The progressive approach proposed for the pay policy will also help to reduce overall income inequality. It may also help in positively working towards reducing the gender pay gap within the public sector as it should increase the overall base levels of pay for those at the lower end where historically women are overly concentrated. This is further supported by the continued restraint applied to higher earners including Senior Appointments, where there are higher proportions of men.
While we are satisfied the risk of any indirect discrimination, as a result of capping the pay for higher earners, can be justified by the overarching aims of the pay policy to ensure fairness by working to reducing poverty, it will still be necessary for individual employers to ensure they do not introduce or perpetuate any direct or indirect discrimination for individuals in their application of the policy. Employers covered by this pay policy are also subject to the equality duties and are expected to undertake their own assessment of their pay proposals prior to submitting them to the Scottish Government.
To help employers work towards delivering the policy aim that pay is fair and non-discriminatory, the public sector pay policy continues to provide public bodies with the flexibility to use paybill savings to address evidenced equality issues.
The pay policy will set the overarching framework within which public bodies can make individual choices on the impact of the policy on their own circumstances. Public bodies have the flexibility to draw up their own pay proposals to take into account local pay issues such as recruitment and retention, equality and the impact of the lower pay measures on other staff. The pay policy actively encourages employers to take into account their own staffing profile, local evidence, views of staff and unions and equality issues in framing their pay proposals.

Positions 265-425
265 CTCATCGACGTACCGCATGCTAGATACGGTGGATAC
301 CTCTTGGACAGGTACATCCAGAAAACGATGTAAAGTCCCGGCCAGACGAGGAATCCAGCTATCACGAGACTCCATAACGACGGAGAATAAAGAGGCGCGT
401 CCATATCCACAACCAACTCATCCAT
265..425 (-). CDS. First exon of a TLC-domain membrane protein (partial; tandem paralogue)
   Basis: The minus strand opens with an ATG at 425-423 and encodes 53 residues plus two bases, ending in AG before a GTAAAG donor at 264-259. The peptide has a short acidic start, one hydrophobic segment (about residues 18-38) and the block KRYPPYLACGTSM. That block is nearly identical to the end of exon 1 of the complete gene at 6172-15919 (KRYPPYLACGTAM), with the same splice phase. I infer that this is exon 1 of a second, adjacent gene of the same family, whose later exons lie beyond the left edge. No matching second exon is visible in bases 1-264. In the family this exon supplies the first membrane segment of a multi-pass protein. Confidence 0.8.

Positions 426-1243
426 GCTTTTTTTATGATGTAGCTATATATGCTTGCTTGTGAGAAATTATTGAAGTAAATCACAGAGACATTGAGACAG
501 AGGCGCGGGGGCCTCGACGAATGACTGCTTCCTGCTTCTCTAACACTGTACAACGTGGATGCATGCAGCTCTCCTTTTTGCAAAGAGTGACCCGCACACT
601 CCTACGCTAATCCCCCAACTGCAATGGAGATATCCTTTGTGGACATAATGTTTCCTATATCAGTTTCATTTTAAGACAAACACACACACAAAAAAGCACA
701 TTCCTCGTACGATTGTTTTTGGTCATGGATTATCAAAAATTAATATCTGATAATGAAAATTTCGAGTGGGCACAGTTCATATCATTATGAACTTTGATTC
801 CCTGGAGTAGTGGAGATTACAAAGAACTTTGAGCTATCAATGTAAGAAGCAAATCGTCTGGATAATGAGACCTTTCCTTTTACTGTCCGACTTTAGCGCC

The introduction of the discretion for employers to consider working towards standardising to a 35 hour working week can be seen to provide a benefit to all impacted employees. It is possible there could be a greater benefit for part-time employees, particularly for the many who are lower paid and as such more likely to be a woman, a disabled person, an individual from a minority ethnic group, a younger employee or a combination of one or more of these protected characteristics.
Continuation of the commitment to the No Compulsory Redundancy policy provides job protection for all employees covered by the pay policy. There is no evidence to suggest that this creates any negative direct or indirect discrimination.
There is no evidence to suggest that the cap on increases for higher earners would adversely impact the take-up of Board Appointments among those with a protected characteristic, as the level of daily fee rate may not be the key driver for taking up an appointment but rather to provide the opportunity to represent and raise awareness. The pay policy for Senior Appointments makes it explicit that the main objective of remunerating Board Members is to increase diversity but is not intended to meet in full the market rate that the individual may otherwise expect or command.
The supporting Technical Guide to the pay policy will continue to remind public bodies of their duty to ensure their pay systems are fair and non-discriminatory and that they have due regard to its obligations under public sector equalities duties in considering their pay proposals.
The Scottish Government